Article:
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Infectious disease specialist discusses broad range of health issues involving COVID-19 'long-haulers'

Infectious disease specialist discusses broad range of health issues involving COVID-19 'long-haulers'

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Monitors and IV stands sit in a patient’s room in the COVID wing at Tulsa’s Saint Francis Hospital in April.

COVID-19 isn’t simply a disease in which a person either recovers or dies. There is a subset of cases in which varied health problems persist after a typical recovery timetable.

The Healthier Oklahoma Coalition on Tuesday dedicated a portion of its weekly virtual news conference to the subject of what is commonly referred to as long-haul syndrome, or long COVID, or long-haulers. The majority of people do recover as outpatients, but not all.

“It’s important to remember that COVID’s a serious infection that doesn’t just involve the respiratory tract and the lungs, but all of the major internal organs: heart, kidneys, pancreas, major blood vessels,” said Dr. Stan Schwartz. “You’ve heard that people get strokes during COVID, even young people that have no risk of getting strokes.”

Schwartz holds a fellowship from the Infectious Diseases Society of America. He said the virus either circulates and attacks organs — it’s been found in organs other than the lungs — or the virus causes an inflammatory reaction in which the body begins to destroy itself in those inflamed areas.

He said most experts agree that a person who is significantly sick but doesn’t necessarily need hospitalization on average can take a full month for “a so-called normal recovery.” About 10% of people who have “recognized but not highly severe infections” don’t resolve their symptoms by that month and have some degree of impairment afterward, he said.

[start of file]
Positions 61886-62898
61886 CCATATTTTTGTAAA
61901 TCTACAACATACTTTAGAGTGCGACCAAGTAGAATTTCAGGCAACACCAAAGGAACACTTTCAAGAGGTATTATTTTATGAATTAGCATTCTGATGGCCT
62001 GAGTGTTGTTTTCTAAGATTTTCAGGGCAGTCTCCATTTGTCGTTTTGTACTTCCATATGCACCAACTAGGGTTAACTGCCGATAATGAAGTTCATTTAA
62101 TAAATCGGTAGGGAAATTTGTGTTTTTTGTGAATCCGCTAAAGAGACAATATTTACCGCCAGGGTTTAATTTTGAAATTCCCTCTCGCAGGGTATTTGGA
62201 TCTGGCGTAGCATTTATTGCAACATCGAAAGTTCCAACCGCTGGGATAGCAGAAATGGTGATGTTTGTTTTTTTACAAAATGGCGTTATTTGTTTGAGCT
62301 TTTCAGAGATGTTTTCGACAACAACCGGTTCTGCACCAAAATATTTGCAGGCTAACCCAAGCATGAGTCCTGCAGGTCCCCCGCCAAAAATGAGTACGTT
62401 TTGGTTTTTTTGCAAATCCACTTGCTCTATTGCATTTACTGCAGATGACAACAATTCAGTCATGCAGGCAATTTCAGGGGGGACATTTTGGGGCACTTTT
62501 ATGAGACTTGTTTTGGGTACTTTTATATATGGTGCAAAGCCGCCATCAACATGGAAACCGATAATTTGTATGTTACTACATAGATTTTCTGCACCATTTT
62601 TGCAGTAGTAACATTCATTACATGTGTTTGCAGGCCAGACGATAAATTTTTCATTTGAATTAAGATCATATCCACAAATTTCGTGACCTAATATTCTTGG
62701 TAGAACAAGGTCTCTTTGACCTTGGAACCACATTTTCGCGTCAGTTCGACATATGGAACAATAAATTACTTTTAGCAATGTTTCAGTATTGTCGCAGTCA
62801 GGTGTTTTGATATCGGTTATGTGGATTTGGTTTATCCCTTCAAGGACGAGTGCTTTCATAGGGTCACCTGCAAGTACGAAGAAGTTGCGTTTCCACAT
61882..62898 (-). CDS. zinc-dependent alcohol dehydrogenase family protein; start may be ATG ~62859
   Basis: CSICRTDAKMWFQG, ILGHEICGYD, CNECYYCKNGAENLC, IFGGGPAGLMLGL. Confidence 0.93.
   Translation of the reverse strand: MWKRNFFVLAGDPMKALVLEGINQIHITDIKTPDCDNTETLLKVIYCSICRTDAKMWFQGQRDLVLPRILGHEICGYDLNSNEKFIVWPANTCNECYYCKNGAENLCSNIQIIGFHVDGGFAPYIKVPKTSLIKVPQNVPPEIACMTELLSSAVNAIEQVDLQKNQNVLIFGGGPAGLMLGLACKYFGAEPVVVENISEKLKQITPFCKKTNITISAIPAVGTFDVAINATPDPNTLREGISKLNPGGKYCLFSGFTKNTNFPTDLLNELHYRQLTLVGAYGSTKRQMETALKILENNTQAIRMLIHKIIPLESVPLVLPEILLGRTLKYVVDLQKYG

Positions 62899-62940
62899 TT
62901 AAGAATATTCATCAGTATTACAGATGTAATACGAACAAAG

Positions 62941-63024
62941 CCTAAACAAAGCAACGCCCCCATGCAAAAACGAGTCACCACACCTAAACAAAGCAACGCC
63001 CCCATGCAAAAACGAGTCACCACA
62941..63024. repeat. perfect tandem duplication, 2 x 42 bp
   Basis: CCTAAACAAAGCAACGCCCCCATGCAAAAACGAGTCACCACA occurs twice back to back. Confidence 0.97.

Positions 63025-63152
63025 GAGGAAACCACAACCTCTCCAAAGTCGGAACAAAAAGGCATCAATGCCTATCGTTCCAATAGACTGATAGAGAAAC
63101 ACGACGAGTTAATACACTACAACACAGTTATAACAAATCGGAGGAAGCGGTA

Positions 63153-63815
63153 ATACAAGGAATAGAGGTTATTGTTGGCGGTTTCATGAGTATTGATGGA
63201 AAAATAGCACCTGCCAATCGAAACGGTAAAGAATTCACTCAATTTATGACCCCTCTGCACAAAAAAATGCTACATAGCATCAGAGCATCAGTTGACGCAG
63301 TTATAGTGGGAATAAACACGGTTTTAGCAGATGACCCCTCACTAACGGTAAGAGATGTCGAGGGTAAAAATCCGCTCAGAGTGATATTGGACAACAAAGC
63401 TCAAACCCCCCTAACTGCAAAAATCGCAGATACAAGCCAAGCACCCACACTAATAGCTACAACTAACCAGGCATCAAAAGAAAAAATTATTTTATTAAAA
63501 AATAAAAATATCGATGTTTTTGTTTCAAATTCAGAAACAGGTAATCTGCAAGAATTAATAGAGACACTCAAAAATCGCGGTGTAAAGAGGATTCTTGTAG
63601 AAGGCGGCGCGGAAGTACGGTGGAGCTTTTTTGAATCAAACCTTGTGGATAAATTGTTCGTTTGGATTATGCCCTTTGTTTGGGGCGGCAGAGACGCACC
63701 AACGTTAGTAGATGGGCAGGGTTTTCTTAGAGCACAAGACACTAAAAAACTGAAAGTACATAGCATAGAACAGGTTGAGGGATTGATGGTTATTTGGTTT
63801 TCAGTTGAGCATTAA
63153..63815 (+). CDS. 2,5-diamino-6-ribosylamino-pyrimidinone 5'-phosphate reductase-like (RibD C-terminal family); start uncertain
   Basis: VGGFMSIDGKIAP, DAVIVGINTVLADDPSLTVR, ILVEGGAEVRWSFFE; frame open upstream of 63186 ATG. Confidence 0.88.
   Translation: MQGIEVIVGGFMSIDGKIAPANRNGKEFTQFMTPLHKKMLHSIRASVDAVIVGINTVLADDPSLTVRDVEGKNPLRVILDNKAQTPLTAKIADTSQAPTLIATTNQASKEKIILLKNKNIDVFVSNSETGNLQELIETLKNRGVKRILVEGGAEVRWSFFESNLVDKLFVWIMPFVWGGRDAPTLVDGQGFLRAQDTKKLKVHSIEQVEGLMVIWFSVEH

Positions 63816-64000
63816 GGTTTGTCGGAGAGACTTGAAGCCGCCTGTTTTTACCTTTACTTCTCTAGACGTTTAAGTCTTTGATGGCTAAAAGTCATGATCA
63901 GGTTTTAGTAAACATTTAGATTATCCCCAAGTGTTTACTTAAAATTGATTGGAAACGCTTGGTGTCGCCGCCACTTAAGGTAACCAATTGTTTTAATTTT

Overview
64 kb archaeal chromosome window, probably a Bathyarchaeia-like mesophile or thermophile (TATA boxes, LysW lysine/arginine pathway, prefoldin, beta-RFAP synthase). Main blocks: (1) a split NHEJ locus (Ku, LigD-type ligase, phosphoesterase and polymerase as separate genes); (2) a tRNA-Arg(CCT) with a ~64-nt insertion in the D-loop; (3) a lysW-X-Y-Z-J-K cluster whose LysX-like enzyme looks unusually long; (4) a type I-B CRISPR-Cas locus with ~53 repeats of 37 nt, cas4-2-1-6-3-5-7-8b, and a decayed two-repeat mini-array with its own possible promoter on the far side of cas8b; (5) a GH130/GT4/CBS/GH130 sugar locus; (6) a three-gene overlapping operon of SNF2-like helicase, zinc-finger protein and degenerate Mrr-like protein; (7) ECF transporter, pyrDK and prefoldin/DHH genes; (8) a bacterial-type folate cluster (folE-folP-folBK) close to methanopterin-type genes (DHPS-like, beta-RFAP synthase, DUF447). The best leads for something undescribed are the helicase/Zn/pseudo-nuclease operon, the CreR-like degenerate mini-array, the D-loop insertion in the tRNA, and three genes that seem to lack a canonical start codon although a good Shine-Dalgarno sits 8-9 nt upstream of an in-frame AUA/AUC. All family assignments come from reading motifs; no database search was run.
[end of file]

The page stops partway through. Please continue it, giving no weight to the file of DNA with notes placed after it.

Severely sick people are expected to take longer, he said, but some stay ill much longer than anticipated based on their infection’s acuteness.

“We don’t know how long this is going to go on because COVID’s only been around in the United States for a bit over a year,” Schwartz said.

Healthier Oklahoma Coalition is a group of health care professional organizations throughout the state. Schwartz also is a Fellow of the American College of Physicians.

Schwartz listed off typical long-haul symptoms: Shortness of breath; persistent discomfort in the chest and cough; alteration or loss of smell and taste; a “brain fog” or memory impairment that makes it more difficult to think; psychological symptoms such as anxiety; or symptoms characteristic of post-traumatic stress disorder.

There can be permanent damage to lungs after COVID-19. Kidney damage has led to dialysis treatments, he said, and attacks to the pancreas have resulted in new onset diabetes or a worsening of the condition.

Some people who are very sick or in intensive care lose tremendous bone and muscle mass, which lead to persistent fatigue and loss of endurance that can last for months, he said.

There also are cases of people who have multiple symptoms for which doctors can’t find specific organ damage, he said.

“In a way these people resemble folks that have chronic fatigue syndrome — something I’ve been interested in for years — another long-term syndrome that can go on months or years after certain infections,” Schwartz said.

Schwartz said that about one-third of people whose infection is significant enough to be sick will have some involvement of the heart, such as mild inflammation.

He said anyone who has had a serious COVID infection and will perform high-intensity activities or partake in sports should undergo a cardiology evaluation before resuming.

“I think it’s really important to distinguish between the kind of damage you can get to the internal organs from COVID, and the persistent symptoms that some people get who never really had that bad of a condition,” Schwartz said. “It’s going to be something we’re going to be seeing a lot of I think, considering the millions of people who have had COVID in this country.

“I think we’ll see quite a few folks with these long-haul symptoms, we’ll be learning a whole lot about it as we go along.”

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Staff Writer

I am a general assignment reporter who predominately writes about public health, public safety and justice reform. I'm in journalism to help make this community, state, country and, ultimately, world a better place.

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